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Bricks made from quarry waste cut carbon on Hackney extension

Words:
Stephen Cousins

Upcycled limestone bricks bring warmth and precision detailing to domestic extension by Draper Studio

The basket weave pattern was conceived to break down the massing of the rear elevation.
The basket weave pattern was conceived to break down the massing of the rear elevation. Credit: Draper Studio

Up-cycling waste is key to reducing reliance on carbon-intensive manufactured products, and now architects are turning to discarded stone fragments from quarries to help tackle climate breakdown.

Draper Studio’s sensitive rear extension to a Victorian terraced home in Hackney, East London, is one of the first domestic properties in the UK to incorporate Polycor stone bricks. Known as ‘A Better Brick’, these are 86% less carbon intensive to manufacture than traditional terracotta bricks, says the manufacturer.

Sourced from France, the limestone bricks were supplied by UK cladding specialist EH Smith and wrap around the single-storey extension as a decorative rainscreen. The intricate basket-weave pattern of headers and stretchers, with square perforations where the bricks cross, creates crenellated profiles around apertures for the frameless windows.

According to Adam Draper, founder of Draper Studio, the facade was devised as a boundary condition similar to a lightweight fence and the pattern helps to break down visual massing to add interest.

Polycor’s stone bricks are cut from waste limestone avoiding the process emissions associated with traditional clay fired bricks.
Polycor’s stone bricks are cut from waste limestone avoiding the process emissions associated with traditional clay fired bricks. Credit: Draper Studio

Polycor’s product is reworked from stone fragments created from the so-called first ‘break’, when large format rocks are cut away from the cliff face. These smaller rock pieces are typically ignored due to the industry’s preference for larger slabs, and end up being pulverised. However, when cut to a modular size they can perform much the same function as bricks, without the embodied carbon associated with brick manufacture.

Cutting the product avoids the energy-intensive firing process for traditional clay bricks and can be powered by renewable electricity, rather than polluting gas. On the Hackney project, lime mortar was used to reduce reliance on cementitious products, making the wall entirely demountable and suitable for reuse in future.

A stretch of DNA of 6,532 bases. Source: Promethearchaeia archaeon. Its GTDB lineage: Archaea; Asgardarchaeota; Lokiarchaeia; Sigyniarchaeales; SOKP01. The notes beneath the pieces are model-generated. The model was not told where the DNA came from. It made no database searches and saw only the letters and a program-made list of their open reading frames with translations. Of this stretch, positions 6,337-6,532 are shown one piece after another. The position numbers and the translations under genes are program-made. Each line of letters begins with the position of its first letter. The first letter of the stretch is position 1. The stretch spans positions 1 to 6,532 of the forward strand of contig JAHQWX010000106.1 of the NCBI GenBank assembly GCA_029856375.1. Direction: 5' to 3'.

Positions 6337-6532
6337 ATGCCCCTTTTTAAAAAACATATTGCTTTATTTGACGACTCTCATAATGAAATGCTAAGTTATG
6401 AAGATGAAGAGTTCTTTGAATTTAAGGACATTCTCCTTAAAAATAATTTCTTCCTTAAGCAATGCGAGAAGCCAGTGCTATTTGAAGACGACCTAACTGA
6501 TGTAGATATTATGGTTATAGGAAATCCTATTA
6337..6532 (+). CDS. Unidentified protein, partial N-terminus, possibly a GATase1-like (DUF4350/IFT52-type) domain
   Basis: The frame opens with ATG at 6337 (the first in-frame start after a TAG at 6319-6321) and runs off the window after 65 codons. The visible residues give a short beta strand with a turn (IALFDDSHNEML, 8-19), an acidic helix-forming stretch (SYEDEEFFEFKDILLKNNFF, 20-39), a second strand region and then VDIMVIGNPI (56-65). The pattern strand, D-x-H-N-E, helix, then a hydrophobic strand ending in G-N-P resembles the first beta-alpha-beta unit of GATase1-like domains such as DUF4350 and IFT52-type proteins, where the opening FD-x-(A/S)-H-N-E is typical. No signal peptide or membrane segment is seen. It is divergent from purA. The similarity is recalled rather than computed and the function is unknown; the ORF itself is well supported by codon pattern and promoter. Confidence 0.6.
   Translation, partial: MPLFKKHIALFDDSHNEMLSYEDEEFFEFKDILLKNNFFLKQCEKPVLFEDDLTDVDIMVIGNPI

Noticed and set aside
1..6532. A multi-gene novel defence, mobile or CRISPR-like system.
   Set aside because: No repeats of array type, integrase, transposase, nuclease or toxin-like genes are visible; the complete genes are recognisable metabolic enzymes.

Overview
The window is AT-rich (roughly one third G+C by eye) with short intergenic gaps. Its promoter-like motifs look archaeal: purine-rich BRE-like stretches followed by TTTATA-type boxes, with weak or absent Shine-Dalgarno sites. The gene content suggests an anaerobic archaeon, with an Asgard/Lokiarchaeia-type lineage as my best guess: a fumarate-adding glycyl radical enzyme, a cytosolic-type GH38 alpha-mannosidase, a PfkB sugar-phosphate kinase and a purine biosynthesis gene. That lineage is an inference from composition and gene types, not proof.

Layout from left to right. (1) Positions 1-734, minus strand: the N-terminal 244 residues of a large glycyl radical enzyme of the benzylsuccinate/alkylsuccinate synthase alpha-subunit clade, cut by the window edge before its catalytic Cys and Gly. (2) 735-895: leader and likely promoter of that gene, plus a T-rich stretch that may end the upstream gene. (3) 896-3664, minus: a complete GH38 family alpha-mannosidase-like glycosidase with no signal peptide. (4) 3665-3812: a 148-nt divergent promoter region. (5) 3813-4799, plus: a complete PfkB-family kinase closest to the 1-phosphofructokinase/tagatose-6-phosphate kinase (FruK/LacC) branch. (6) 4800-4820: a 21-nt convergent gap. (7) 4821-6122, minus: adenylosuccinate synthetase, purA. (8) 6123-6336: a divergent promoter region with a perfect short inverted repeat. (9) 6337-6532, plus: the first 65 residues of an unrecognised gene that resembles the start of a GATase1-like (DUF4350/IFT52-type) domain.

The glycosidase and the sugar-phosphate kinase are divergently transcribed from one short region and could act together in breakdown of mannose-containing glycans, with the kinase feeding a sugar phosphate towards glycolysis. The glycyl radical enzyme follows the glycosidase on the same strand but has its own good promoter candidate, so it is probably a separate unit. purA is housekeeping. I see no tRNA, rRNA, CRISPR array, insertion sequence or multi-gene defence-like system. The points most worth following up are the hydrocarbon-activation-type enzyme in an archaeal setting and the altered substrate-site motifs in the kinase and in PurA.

Draper reports that the cut stone bricks give a ‘very fine edge’, making details ‘straighter and cleaner compared to London Stock bricks’. However, achieving this on site proved a challenge as European Standards only require one in 10 of the 215 by 65 by 102.5cm bricks to be dimensionally regular – and some were as much as 5mm out. Fortunately, EH Smith was able to provide additional dimensionally-accurate bricks to resolve the shortfall.

  • Axonometric drawing showing wall build up and corner detail of limestone brickwork.
    Axonometric drawing showing wall build up and corner detail of limestone brickwork. Credit: Draper Studio
  • Axonometric drawing showing wall build up and corner detail of limestone brickwork
    Axonometric drawing showing wall build up and corner detail of limestone brickwork Credit: Draper Studio
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The wall build-up comprises two layers of concrete blocks, with an insulated cavity between for the thermal envelope, covered by a layer of render and then the brick rainscreen, tied back to the wall. Sourced from Massangis in France, the limestone is a neutral earth tone with a light beige background, medium grain and occasional shell inclusions.

The final result is better than what was originally conceived, says Draper: ‘We try to deploy natural materials wherever we can. It will age very well and the whole thing can be dismounted and the bricks infinitely reused. It brings a uniqueness to what is a very typical house type.’

The logical next step is to use the product in a structural application to take advantage of its high compressive strength, said Draper. As you might expect, Polycor stone bricks are stronger than clay bricks, with a compressive strength of 70N, versus 10-12N.

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